The San Francisco Metro Area Apartment Building Market

The San Francisco Metro Area Apartment Building Market

The Reis Reports Update Provided by the Paragon Real Estate Group
for the Metro Area of San Francisco, Marin & San Mateo Counties.



MARKET OVERVIEW: The economy of the West Bay area of metro San Francisco (aka the San Francisco Metropolitan Division) had one of the most dynamic economies in the country in 2012, and is attracting more people from across the globe than its housing market can accommodate. “Having left the heavy-lifting to technology companies until early this year, San Francisco’s non-tech employers are playing a growing role in the city’s labor recovery,” Bloomberg News reported.

The dollar value of qualifying single-property apartment sales in San Francisco in 2012 was $879.2 million in 176 deals according to Reis Transaction Analytics. For the fourth quarter of 2012 Reis reports 57 deals for $253.3 million at a mean price of $230,512 per unit. A shortage of properties for sale is holding back deal volume, as demand is enormous.

The 136,650-unit market-rate investment grade San Francisco apartment market features low and falling vacancies and high and rapidly rising rents. “The San Francisco apartment market is exceptionally active,” according to Western Real Estate Business. “It features extremely low vacancies, rapidly rising rents, and tremendous demand for a very limited inventory of assets.”

OCCUPANCY: The fourth quarter 2012 vacancy rate is just 3.2% according to Reis. The rate is already lower than the 3.6% in 2008 (the low of the previous cycle), but above the 1.2% rate recorded for 2000 at the height of the dotcom boom.



“San Francisco leads the region with an average rent of $2,741 per month,” according to our source. “This number has increased by 5.8% over the past year and 22.4% over the last 24 months. San Mateo County follows with a current average asking rate of $2,128 (up 11.6% in the past 12 months and 26.2% over the past two years).”

“Asking rents continue to soar, despite rent control laws in San Francisco,” according to Western Real Estate Business. While perhaps suppressing overall rents, of course, rent control increases the rent of the market-rate units tracked by Reis by locking up apartments and narrowing the housing stock available to meet new demand. Reis predicts another year of strong rent gains in 2013, followed by moderating but still solid gains thereafter. Reis predicts rent gains will be in the vicinity of 5% in 2013.

SUPPLY AND DEMAND: The broader Bay Area is on the brink of a new supply boom, according to Cassidy Turley. “There were 5,300 new multifamily units delivered in 2012 and we are currently tracking another 19,000 units in the development pipeline. San Francisco and Santa Clara Counties are the epicenter of this growth, though we are also seeing development levels quickly rising in the East Bay.”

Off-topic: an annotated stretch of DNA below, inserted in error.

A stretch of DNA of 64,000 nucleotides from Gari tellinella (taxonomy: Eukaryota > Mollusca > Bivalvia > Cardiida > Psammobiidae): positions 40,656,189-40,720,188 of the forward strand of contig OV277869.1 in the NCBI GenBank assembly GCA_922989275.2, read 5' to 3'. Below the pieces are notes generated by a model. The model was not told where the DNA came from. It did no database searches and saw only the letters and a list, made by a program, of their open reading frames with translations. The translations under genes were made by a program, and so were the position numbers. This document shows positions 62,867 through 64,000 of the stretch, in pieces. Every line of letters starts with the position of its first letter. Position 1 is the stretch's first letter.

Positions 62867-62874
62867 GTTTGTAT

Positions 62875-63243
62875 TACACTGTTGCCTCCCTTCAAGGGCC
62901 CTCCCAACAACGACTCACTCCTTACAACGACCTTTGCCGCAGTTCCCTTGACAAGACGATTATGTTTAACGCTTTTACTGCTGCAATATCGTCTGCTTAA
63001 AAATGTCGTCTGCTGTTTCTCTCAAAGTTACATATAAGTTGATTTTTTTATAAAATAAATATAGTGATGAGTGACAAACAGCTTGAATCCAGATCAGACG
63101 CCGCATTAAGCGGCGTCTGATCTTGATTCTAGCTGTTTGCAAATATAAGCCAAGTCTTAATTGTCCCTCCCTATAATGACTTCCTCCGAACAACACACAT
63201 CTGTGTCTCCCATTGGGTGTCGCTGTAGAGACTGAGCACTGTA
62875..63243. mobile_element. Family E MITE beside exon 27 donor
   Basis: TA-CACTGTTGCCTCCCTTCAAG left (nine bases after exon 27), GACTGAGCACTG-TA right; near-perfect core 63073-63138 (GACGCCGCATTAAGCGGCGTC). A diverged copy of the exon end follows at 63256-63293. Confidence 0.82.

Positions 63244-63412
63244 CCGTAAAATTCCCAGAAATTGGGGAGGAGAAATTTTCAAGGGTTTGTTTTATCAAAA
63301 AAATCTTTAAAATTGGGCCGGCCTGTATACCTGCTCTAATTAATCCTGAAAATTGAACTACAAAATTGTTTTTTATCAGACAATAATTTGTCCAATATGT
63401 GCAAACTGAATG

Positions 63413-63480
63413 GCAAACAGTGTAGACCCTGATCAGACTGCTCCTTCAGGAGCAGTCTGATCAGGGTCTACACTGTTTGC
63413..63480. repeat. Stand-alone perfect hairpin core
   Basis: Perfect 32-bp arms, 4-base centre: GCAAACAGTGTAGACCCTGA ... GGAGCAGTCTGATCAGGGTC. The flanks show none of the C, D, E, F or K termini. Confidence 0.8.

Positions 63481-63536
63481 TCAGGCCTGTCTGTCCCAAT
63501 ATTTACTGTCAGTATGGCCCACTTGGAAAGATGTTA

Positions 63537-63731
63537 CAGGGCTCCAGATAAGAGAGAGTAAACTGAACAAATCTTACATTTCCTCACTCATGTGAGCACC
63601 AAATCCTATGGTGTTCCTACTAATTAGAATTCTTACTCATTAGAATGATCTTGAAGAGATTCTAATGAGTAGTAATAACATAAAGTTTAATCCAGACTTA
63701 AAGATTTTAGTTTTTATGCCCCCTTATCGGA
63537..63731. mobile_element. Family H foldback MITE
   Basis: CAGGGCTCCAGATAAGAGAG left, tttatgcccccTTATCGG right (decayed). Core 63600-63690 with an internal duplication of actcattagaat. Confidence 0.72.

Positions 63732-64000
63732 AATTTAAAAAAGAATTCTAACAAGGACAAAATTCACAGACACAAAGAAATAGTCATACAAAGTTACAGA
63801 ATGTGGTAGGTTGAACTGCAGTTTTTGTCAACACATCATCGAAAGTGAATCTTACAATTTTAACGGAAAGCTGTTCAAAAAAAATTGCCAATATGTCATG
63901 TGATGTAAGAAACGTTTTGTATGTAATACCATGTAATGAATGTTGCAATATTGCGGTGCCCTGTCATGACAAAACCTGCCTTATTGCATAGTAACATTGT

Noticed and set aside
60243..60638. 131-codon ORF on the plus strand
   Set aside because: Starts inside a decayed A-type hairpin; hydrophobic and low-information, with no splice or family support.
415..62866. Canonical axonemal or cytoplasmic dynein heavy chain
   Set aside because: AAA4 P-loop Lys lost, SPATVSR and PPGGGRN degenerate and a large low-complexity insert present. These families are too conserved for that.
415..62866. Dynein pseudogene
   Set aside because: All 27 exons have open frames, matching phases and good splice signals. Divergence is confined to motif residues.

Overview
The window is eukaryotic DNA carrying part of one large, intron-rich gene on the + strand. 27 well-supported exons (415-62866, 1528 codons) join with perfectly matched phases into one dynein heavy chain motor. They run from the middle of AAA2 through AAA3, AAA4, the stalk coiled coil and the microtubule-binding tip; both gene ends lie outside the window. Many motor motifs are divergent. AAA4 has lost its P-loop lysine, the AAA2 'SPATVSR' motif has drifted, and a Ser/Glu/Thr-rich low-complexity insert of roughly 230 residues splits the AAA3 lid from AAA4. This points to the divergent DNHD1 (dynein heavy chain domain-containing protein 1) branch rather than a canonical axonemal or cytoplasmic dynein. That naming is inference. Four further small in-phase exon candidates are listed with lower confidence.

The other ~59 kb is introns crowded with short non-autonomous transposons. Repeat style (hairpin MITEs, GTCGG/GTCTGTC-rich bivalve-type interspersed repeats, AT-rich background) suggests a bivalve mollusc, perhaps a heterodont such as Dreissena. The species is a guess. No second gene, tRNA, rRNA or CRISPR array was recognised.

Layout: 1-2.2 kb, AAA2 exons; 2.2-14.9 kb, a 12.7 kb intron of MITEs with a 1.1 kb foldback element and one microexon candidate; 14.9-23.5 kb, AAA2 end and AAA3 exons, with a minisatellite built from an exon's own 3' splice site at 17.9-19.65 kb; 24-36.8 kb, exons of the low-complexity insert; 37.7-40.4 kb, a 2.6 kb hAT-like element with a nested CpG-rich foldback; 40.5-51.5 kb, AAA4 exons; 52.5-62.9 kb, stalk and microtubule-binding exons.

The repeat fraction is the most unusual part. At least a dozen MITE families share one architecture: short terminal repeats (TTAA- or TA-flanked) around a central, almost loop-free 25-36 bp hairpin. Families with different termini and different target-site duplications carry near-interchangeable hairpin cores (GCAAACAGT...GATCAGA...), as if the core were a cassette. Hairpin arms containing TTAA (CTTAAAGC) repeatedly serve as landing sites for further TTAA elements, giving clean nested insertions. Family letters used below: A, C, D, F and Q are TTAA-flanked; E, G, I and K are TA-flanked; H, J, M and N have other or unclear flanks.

Whatever level of new supply is added, and many of the huge-development units referenced above could be 10 years or more away from completion, Reis predicts it will be quickly snapped up. With modest deviations, net absorption is expected to match up with new availability through 2017, keeping the vacancy rate very low.



The 15,771-unit Civic Center/Downtown submarket has a fourth quarter 2012 vacancy rate of 3.7% and an average asking rent of $1,596 per month. The Civic Center/Downtown submarket led the rest in units sold in 2012 at 1,065, and dollar value of sales at $148 million.

In the 8,084-unit Marina/Pacific Heights submarket, the fourth quarter vacancy rate is reported by Reis at 2.1%, the lowest in San Francisco proper, with an average asking rent at $2,348 per month. Among submarkets with substantial sales volumes, Marina/Pacific Heights leads in price per unit at $378,532.

The 15,692-unit South of Market (SoMa) submarket has a vacancy rate of 4.3%, highest among the submarkets (though hardly high), and an average asking rent of $2,485 per month, the second highest market-wide. Out of 544 condominium units completed in the West Bay market in 2012, 473 were in SoMa.

The 8,381-unit North Marin submarket has a vacancy rate of just 1.6%, and an average asking rent of $1,601 per month according to Reis.

For the 10,639-unit South San Mateo submarket, Reis reports a vacancy rate of 1.9%, second lowest among the submarkets, and an average asking rent of $1,740 per month. This submarket is near booming Silicon Valley.

POLITICAL: “San Francisco could soon be home to some of the tiniest apartments in the country: studios for up to two people that include a bathroom, kitchen, and a living area measuring 10 feet by 15 feet,” according to the Associated Press. “The Board of Supervisors approved legislation allowing construction of up to 375 micro units measuring a minimum of 220-square feet.

“Back from the graveyard of dead 2010 ballot proposals is a plan that would compel owners of ‘soft-story’ buildings to retrofit them for earthquake safety by 2020,” Curbed SF reported. “San Francisco’s Board of Supes will revisit the issue, which would apparently apply only to wood-frame buildings built before 1978, with at least three stories.